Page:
“Don’t want your picture here on your cell phone, I want you here with me,” Brandon Flowers sings on ‘Here With Me’, the fourth track in Battle Born. There’s a range of emotions on this album but what predominantly flows through is a message of resilience and persistence through good times and bad.

It’s a good thing they start upbeat early on, with their first single ‘Runaways’ conveying all those influences from the 1980s, including the arena rock-inspired tunes of U2. In reality, not much has changed about The Killers’ approach to music, apart from the overbearing disco/dance rock, previously criticised in Day & Age. The lyrics are quirky but heartfelt (“This natural selection picked me out to be a dark horse running in a fantasy” on ‘Flesh and Bone’) and the soundscapes creeping into the background (and sometimes foreground) range from the short and jumpy to the slow and meditative.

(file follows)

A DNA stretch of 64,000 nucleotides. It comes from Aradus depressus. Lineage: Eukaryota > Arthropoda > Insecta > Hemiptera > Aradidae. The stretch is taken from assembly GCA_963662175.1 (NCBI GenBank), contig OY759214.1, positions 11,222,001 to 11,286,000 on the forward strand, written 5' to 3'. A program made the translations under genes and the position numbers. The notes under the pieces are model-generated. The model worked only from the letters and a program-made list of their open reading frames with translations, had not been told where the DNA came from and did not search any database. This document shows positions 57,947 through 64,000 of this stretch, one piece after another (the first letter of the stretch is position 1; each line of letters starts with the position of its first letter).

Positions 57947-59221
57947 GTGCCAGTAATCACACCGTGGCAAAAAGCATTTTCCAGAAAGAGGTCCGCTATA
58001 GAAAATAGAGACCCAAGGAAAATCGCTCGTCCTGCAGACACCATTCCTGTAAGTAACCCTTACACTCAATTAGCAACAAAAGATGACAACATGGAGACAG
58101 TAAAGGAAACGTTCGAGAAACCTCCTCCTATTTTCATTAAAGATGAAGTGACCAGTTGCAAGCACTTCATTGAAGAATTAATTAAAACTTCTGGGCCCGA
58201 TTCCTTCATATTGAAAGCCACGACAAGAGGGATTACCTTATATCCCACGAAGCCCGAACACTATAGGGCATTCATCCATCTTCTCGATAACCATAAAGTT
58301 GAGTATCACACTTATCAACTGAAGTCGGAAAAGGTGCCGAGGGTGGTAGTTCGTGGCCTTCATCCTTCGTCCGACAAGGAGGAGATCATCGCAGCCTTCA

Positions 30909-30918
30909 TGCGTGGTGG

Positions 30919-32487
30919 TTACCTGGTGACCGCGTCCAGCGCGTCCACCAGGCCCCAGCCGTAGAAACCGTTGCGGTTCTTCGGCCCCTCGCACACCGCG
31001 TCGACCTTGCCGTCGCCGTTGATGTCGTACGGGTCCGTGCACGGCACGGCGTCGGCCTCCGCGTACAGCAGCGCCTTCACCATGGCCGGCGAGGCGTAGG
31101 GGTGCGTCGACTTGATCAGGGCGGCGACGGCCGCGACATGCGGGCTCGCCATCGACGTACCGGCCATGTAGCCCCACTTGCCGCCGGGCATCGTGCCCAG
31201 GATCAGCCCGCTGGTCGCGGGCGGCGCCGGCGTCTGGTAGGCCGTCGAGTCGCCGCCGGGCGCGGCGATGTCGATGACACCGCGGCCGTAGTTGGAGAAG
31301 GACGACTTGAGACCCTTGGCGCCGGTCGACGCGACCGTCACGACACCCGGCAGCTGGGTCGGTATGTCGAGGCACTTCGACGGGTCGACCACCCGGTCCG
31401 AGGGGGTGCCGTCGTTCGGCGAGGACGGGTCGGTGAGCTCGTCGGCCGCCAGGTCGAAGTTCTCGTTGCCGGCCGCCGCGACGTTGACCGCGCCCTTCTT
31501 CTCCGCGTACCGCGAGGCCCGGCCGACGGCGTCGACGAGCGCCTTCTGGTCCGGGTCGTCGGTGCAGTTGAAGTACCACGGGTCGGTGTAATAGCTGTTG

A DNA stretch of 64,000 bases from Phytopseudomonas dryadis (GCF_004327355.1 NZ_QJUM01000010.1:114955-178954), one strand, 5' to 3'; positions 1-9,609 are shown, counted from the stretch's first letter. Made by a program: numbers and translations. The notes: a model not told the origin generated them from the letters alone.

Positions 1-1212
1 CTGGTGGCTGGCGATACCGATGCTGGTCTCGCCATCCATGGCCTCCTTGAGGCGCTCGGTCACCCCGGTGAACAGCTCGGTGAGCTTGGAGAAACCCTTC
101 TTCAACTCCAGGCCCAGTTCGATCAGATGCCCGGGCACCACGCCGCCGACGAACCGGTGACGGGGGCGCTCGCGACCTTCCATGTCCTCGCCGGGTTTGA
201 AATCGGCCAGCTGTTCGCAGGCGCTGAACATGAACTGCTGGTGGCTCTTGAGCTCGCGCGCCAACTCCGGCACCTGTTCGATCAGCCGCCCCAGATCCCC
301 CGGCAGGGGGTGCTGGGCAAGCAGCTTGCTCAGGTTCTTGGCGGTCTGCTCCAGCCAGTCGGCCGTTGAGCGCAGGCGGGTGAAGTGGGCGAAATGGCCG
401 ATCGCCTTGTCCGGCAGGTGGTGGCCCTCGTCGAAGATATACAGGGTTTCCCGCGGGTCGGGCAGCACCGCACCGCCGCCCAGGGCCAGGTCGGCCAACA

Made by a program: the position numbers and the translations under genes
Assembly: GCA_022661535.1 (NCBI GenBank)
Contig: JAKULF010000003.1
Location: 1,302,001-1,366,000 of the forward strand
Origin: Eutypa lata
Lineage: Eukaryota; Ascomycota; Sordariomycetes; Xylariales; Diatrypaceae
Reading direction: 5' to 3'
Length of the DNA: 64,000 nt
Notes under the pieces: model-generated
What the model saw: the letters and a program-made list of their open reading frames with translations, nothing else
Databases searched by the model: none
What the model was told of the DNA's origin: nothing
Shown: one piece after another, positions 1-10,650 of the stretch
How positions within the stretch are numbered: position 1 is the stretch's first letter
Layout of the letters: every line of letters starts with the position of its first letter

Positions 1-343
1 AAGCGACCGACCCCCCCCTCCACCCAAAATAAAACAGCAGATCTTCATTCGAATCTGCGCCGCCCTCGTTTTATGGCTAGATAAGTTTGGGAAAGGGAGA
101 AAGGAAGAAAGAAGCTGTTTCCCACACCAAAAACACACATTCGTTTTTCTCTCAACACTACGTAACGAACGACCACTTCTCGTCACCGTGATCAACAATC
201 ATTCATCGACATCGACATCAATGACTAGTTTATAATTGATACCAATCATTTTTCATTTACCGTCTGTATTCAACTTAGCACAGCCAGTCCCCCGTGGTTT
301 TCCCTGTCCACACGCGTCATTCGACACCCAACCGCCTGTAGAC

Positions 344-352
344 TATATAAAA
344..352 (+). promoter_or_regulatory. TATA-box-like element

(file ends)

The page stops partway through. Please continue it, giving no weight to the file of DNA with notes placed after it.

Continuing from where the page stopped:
The more guitar-led songs such as ‘Heart of a Girl’ and ‘From Here on Out’ are soggy and upbeat respectively, but the glass slide by guitarist Dave Keuning keeps them on the rock side of things with a Bruce Springsteen feel. ‘Deadlines and Commitments’ has a slow-dance pop setting with enough synth, bass and drums and Flowers crooning away about work-world contracts, offers and strategies. The title track that closes the album brings an operatic swell, as Flowers’ sings about hope. The Killers aren’t doing anything too special with Battle Born, but they are reviving a great era of rock, adding their own elements along the way.

Bottomline: Not much has changed about The Killers’ approach to music

Battle Born; The Killers, Universal Music, Rs. 395